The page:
He said although he supports the right of people to protest against Taleb, “I think when people go to a mosque or a synagogue or a church, that it’s a matter of courtesy and common citizenship not to make them feel uncomfortable.” But there could be exceptions when there is no recourse but to protest at a place of worship, Elliott said.
Still, he said, “I don’t think that there’s any time that taking guns to a demonstration on a controversial issue is justified.
“I think that’s intimidation, and that’s something I strongly oppose.”
In the years since the 1995 Oklahoma City bombing, when militias became demonized in the media, the groups have gone to calling themselves by names that sound more like a “neighborhood watch,” Johnson said. “That’s their attempt to try to mainstream themselves.”
It’s an effort to disguise themselves and avoid the stereotypes about extremists brought up by the word “militia,” he said. So Johnson wasn’t surprised by the name “Kansas Security Force.”
“It almost sounds like a private security company,” he said.
Among themselves, the members use “militia.” On Facebook, the 34th Corp Kansas Security Force III% says it is “an unorganized volunteer militia.”
Hulen said he doesn’t know how many people are members of the group.
The group describes itself as “everyday individuals in the state of Kansas who love this country and everything it was founded on,” including “defending and upholding the Constitution. … We are always looking for like-minded individuals.
“Training meetings will consist of things as little as studying the constitution, reading a map, or eating good food at the park …. To as big and important as first aid, gun safety/training, tactics, and more.”
The posting said “KSF III% is not affiliated with any other groups in Kansas,” and that although some in the media and government accuse militias of breaking the law, “We do not engage in any illegal activity. … We are NOT anti-law enforcement or anti-government.” Members must be at least 21 “and not be part of or affiliated with any type of hate groups/organizations.”
In a recent posting, the Kansas group was contacted by someone identifying himself as a member of the Texas Citizens Militia, inviting the Kansans to train and communicate with them.
The designation of “III%” refers to the idea that only 3 percent of American colonists took up arms against the British, and there is a “III%” movement across the nation, Johnson said.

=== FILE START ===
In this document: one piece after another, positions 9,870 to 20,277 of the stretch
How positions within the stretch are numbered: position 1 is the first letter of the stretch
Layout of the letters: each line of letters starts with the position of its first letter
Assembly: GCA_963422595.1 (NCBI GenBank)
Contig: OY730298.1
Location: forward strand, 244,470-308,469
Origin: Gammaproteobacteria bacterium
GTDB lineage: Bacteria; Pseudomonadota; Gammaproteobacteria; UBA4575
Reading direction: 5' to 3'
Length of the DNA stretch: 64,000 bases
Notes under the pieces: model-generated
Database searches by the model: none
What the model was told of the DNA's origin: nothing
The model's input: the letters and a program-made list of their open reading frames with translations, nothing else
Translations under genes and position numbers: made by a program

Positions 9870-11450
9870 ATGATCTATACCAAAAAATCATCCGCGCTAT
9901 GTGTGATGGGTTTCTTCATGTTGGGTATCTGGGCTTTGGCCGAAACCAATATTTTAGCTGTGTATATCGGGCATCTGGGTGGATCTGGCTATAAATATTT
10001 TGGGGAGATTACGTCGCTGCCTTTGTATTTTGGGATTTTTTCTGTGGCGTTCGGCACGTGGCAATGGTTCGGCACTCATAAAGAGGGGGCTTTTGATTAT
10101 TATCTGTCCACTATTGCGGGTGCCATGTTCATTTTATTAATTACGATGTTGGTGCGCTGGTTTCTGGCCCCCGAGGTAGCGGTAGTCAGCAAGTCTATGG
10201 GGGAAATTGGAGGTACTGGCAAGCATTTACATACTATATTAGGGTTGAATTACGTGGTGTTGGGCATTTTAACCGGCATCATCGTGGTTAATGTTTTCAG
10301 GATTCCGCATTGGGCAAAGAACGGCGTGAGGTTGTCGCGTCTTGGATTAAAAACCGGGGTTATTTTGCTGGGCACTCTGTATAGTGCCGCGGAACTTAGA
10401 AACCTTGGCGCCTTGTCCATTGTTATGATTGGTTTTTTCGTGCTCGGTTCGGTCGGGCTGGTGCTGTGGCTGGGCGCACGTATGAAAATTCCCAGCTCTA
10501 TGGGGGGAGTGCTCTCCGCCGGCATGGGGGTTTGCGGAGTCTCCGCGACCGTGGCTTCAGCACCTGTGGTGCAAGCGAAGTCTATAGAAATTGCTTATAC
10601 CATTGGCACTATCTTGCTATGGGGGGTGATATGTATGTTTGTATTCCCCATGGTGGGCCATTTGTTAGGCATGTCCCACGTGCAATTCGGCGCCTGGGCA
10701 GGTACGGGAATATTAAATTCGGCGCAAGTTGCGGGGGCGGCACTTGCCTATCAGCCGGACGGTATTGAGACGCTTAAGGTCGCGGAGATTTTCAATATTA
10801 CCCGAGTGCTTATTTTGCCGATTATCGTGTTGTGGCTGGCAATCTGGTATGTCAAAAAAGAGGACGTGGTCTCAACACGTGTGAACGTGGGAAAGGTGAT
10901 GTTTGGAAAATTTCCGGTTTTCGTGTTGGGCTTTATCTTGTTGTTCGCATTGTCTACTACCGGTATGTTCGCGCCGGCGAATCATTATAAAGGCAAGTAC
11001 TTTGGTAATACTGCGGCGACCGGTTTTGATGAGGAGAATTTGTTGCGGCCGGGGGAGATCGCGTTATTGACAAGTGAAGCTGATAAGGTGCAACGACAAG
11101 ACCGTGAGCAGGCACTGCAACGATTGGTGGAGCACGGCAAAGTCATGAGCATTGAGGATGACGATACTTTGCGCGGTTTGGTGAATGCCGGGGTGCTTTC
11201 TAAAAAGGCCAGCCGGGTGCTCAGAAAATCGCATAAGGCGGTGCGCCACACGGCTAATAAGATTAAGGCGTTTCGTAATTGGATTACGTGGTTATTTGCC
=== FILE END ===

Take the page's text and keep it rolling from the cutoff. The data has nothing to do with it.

Piggott, with the Southern Poverty Law Center, said that among the anti-government groups, the “3-percenters” are “kind of leading the way” in the national anti-Muslim movement. Members have posted videos of someone shooting up a Koran, for example, he said.
The anti-Muslim push has included calls for armed protests at mosques and has crossed over into opposition to Syrian immigrants, Piggott said. “The line we see over and over again is a ‘government sponsored invasion’ of Muslims,” Piggott said.
What unites the militias, Johnson said, is what they see as a tyrannical federal government.
The workplace attack in Santa Bernardino, Calif., last December helped feed the animosity toward Muslims, he said.
‘Fight against terrorism’
In an email statement Thursday, Kansas Security Force spokeswoman Shelby Lewis said: “Town Hall meetings and Constitutional education seminars are being held all over the state of Kansas. We are Christian Constitutional Citizens that consist of young children to seniors. We live in fear for our freedoms, Liberties and the safety of American families with the influx of unknown refugees, the population of illegal persons, and the escalation of terrorism on our own soil.”
“Our message will be to ask the Muslims to join the fight against terrorism,” her statement said.
After the group’s rally at the mosque was called off, the statement said, “citizens went to the Federal Building and walked in Old Town with flags and posters.”
In a phone interview Friday, Lewis, 53, said the messages on the posters called for freeing political prisoners, including ranchers in Nevada and Oregon. The posters also referred to LaVoy Finicum, a militia spokesman shot and killed by police after Finicum and others occupied a national wildlife refuge in Oregon.
As for the planned protest rally in Wichita, she said it was not against the mosque or against Islam. “It was limited to the speaker.”
The group’s mission, she said, is “to peacefully and quietly educate people and help them realize that we have got to stand up for what our founders put together.” As it is, Lewis said, “We don’t believe that the government is protecting the American people.
“We don’t believe Islam is a religion …” A few minutes later, she added: “The whole thing is, if Islam is a peaceful, supposed religion … we don’t always see peace.” She cited the Brussels attack.
“We’re not after anybody. … We by no means ever threatened anybody.”